But that can’t be the moral of the story. Because the chasm between Lazarus and the rich man is not simply one of their financial conditions. Nor was it the whole problem among the Corinthians. Nor is it in this country.

Isn’t the heart of the problem really more about who is visible and who is invisible? When we don’t see one another, it doesn’t occur to us that the other person has a story—has fears and hopes and funny moments to share. One of the problems Paul discusses with the Corinthians (in a different part of the letter) is that they are not rightly discerning the body of Christ when they commune. That passage was often used in my Missouri Synod church to justify not serving communion to people who weren’t baptized members of the congregation. They didn’t understand the body and blood of Christ the way we did. But I’ve come to believe that if we, the Church, are the Body of Christ, then failing to discern the Body is the refusal or at least inability to discern one another as members of that one Body. When we start to split into us and them, insiders and outsiders, then both literally and figuratively, we are not rightly discerning the Body of Christ. We need, quite desperately, to be RE-MEMBERED—re-attached to Christ our head, and to one another as fellow members of the Body.

Now we have no reason to believe that either Lazarus or the rich man in the story were members of a church, but since Jesus is telling the story, I find interesting that in the portraits of heaven and hell he creates, he makes no mention of God in either locale. Nor does he mention Satan. Abraham is the representative in heaven in this story. And hell seems to be an absence of all that makes life bearable–including the precious commodity of water.

Where was God while Lazarus was lying at the rich man’s gate? Where was God when the rich man suffered in hell? When the rich man gazes up into heaven, the name he calls out is not God’s. Nor does he speak to Lazarus, not even to apologize, though he clearly recognizes him, and even remembers his name. He addresses Father Abraham, possibly because he thinks of him as an equal or better—certainly because claiming to be of Abraham’s lineage was what made him understand himself as a good Jew. Besides that, Abraham seems to be the person in the room with the most authority; why talk to a beggar when the great patriarch is near? The old boy networking style always worked for him on earth.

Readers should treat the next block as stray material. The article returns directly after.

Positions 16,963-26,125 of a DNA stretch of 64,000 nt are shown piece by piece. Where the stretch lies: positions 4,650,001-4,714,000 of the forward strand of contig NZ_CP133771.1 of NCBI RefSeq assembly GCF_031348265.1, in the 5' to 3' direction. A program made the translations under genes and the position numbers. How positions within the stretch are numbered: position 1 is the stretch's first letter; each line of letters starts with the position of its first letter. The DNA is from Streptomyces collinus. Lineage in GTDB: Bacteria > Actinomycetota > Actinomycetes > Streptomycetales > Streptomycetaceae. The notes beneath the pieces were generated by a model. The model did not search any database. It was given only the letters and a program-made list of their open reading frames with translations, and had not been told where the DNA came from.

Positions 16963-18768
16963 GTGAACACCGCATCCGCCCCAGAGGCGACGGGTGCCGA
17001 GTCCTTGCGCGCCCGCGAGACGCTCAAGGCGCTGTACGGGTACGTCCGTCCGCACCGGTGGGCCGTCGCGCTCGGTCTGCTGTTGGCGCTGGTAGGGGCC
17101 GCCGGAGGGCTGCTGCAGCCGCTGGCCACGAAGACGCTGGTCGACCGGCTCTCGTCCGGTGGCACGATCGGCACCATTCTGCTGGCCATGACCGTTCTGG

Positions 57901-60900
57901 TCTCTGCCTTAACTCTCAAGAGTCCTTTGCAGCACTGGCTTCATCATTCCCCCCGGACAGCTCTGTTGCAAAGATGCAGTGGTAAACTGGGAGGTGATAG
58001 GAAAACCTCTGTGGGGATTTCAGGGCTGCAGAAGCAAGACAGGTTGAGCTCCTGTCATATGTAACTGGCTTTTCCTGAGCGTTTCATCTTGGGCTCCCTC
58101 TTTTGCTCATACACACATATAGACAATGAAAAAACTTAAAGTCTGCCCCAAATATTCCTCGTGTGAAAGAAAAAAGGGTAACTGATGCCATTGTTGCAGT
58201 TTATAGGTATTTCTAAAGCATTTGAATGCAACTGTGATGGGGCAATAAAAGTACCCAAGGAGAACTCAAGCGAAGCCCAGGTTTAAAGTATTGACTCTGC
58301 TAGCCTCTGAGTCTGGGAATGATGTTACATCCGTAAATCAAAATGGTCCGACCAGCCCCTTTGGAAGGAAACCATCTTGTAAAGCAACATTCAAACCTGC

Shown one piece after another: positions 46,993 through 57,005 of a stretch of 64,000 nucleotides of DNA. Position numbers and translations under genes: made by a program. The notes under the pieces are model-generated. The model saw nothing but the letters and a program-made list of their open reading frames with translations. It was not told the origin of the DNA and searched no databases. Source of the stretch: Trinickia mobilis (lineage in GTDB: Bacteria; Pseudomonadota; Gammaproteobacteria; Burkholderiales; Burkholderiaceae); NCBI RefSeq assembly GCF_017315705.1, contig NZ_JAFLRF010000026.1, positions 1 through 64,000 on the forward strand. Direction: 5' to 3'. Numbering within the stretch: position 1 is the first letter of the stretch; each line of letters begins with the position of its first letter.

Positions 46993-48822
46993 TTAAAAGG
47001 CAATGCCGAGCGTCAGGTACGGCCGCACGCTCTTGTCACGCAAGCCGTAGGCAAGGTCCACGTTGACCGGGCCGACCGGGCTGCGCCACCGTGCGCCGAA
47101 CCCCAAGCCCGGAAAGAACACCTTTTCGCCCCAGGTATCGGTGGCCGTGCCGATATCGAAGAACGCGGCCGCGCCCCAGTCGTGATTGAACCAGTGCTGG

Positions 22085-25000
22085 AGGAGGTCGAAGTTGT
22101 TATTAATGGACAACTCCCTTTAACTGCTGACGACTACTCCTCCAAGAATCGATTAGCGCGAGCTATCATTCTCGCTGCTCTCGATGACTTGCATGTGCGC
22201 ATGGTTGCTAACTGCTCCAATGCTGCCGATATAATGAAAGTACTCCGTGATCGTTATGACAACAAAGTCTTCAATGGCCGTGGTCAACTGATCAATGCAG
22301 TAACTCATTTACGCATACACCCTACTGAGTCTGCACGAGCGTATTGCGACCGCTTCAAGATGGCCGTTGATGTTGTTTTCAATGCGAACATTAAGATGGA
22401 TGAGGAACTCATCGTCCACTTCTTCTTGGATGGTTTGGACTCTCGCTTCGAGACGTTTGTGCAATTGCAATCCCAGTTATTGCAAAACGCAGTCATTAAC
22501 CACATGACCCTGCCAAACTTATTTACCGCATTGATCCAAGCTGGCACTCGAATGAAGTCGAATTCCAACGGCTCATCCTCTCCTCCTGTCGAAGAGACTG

Impressively, Lazarus does not yell down at him, “Got what you deserved didn’t you, you ungrateful, ungracious old miser!” He never says anything at all. Maybe he would have been willing go down to touch the rich man’s tongue with cool water—if for no other reason than that sometimes helping someone less fortunate can be such a self-satisfying way of feeling good about how kind we are. Or maybe Lazarus doesn’t even recognize him. How many rich men had stepped over him in his life?

In any case, there is no relationship between these two, not even in the after-life. They didn’t connect on earth, and they don’t now. They don’t speak to or about each other, except that the rich man asks that Lazarus serve him and his brothers. Not only is there is no love between them, there’s nothing much at all.

Perhaps the reason that God is not in the story is because God saw the wide chasm between the rich and the poor, between the insiders and the outsiders, between us and them. And so God willingly stepped OUT of that story. In the person of Jesus Christ, God leaves behind heaven to be among us, to SEE us and to help us SEE one another. He leaves behind a trail from heaven to hell, traversing the known universe with a path of light and hope and forgiveness bridging over the chasm. And because Jesus joined the rich and the poor on earth, called us each by name, saw us for who we truly are and loved us beyond all reason. Because Jesus would stop at nothing to welcome us as members of his Body and calls us to be one with each other … well, we can cross the chasm with him. Because we are loved by Jesus, the rich CAN go out to their gates and tend to the poor. Because we are loved by Jesus, the poor CAN approach the rich with the reminder that all of creation belongs to God. We can see each other and feast together as the forgiven Body of Christ.

Because we are loved by God who never delights in evil but rejoices with the truth we can risk loving one another—being honest with each other about who we are. We can risk trusting one another and being strong for one another. No one is meant to be always in need or always the giver—human relationships flourish when there is balance and affection. Because in the presence of God we are both rich and beggars, we are empowered to fulfill God’s purpose as instruments of love in the world.

Thanks be to God!

~Pastor Susan Schneider